I share this so that BJS bloggers will understand that some District Presidents are misusing their authority over the call process–for what reason, I cannot fathom.

    Yours in Christ, Martin R. Noland

  11. Martin R. Noland :
    What bothers me is that some District Presidents are “blackballing” me–and they won’t say why. I would really like to know so that I can “clear my record.” There is no method for doing that, otherwise I would have already done it by now.
    I share this so that BJS bloggers will understand that some District Presidents are misusing their authority over the call process–for what reason, I cannot fathom.
    Yours in Christ, Martin R. Noland

    This is where our synodical president needs to hear about stories like this and step in and suspend DP’s that are doing this. This action by the DP’s is WRONG and needs to stop. Manipulation of calls by the DP’s.

  12. @Ralph #12

    The Synod President knows about such things. Or, at least, his office received a copy of my book, wherein I chronicle numerous instances of DPs stonewalling congregations and Candidates. VP Mueller’s article on the November issue of the Lutheran Witness gives me little hope that such abuses will end any time soon.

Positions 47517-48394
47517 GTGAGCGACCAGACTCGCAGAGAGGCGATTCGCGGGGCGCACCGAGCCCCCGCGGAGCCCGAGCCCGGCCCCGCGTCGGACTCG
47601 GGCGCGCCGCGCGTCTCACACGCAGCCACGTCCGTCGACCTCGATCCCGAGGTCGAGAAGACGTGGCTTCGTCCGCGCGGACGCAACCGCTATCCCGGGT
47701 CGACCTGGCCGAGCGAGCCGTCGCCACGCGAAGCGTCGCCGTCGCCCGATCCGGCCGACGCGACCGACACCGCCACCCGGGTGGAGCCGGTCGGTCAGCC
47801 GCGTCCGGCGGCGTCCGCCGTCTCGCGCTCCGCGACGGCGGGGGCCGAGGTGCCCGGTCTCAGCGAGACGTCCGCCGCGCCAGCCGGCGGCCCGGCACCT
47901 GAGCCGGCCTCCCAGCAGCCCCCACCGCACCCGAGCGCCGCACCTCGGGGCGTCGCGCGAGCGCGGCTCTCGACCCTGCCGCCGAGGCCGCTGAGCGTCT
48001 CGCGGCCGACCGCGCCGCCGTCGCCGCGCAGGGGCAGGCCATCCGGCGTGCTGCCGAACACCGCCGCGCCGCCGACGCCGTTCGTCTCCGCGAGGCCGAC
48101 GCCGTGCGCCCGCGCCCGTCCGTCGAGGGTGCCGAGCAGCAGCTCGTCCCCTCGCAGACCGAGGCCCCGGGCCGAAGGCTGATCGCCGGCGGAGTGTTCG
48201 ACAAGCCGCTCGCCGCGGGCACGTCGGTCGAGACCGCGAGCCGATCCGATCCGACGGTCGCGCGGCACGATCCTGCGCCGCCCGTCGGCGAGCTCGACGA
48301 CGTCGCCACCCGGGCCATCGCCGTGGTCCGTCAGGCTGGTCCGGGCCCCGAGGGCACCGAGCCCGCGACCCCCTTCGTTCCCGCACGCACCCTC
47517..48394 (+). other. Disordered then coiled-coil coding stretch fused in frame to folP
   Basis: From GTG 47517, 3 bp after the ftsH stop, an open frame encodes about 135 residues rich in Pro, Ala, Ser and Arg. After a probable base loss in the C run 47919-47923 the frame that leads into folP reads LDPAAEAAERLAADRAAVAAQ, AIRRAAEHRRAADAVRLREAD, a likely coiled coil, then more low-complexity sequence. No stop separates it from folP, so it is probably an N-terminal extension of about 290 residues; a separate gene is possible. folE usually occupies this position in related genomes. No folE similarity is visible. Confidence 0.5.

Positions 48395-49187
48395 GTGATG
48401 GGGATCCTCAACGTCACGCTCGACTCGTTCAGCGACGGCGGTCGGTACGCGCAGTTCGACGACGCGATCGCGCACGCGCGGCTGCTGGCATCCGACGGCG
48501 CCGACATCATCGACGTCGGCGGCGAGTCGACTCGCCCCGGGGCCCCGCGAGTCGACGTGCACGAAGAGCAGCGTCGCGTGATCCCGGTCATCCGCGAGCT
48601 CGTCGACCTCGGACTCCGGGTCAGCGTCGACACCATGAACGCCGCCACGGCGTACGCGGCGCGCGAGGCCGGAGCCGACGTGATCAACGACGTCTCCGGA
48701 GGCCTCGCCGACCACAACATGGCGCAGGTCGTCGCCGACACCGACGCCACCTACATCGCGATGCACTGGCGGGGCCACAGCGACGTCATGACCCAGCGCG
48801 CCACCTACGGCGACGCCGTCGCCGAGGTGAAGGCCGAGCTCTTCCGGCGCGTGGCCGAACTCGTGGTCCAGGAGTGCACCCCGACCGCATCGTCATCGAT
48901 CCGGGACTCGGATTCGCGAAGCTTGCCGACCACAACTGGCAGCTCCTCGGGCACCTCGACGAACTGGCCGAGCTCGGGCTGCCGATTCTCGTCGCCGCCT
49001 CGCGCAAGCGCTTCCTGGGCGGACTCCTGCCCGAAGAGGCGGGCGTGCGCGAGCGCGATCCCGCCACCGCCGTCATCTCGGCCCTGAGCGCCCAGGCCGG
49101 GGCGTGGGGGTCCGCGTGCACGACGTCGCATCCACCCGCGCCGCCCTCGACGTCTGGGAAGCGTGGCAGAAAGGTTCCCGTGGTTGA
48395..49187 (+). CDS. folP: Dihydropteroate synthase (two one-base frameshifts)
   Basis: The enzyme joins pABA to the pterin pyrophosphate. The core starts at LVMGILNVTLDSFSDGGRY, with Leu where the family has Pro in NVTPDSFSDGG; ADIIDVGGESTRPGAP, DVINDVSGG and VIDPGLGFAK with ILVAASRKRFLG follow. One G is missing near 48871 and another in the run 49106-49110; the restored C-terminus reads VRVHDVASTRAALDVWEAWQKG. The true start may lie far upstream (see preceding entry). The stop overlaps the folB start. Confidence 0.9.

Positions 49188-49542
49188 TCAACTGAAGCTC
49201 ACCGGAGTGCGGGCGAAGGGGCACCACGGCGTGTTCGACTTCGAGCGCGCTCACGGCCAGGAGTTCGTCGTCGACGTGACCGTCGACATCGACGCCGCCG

13. Rev. Alan Kornacki :
    @Ralph #12
    The Synod President knows about such things. Or, at least, his office received a copy of my book, wherein I chronicle numerous instances of DPs stonewalling congregations and Candidates. VP Mueller’s article on the November issue of the Lutheran Witness gives me little hope that such abuses will end any time soon.

    This is really sad. A complete abuse of power by the DP’s.

  14. @Martin R. Noland #11
    I saw this happen once as an elder of a calling congregation, I contacted the pastor in question myself though, had him send his data to us directly. We called him, he accepted and is still serving that congregation, though the USAF moved me on years since. Any LC-MS congregation can call any qualified candidate, and neither DP can stop you.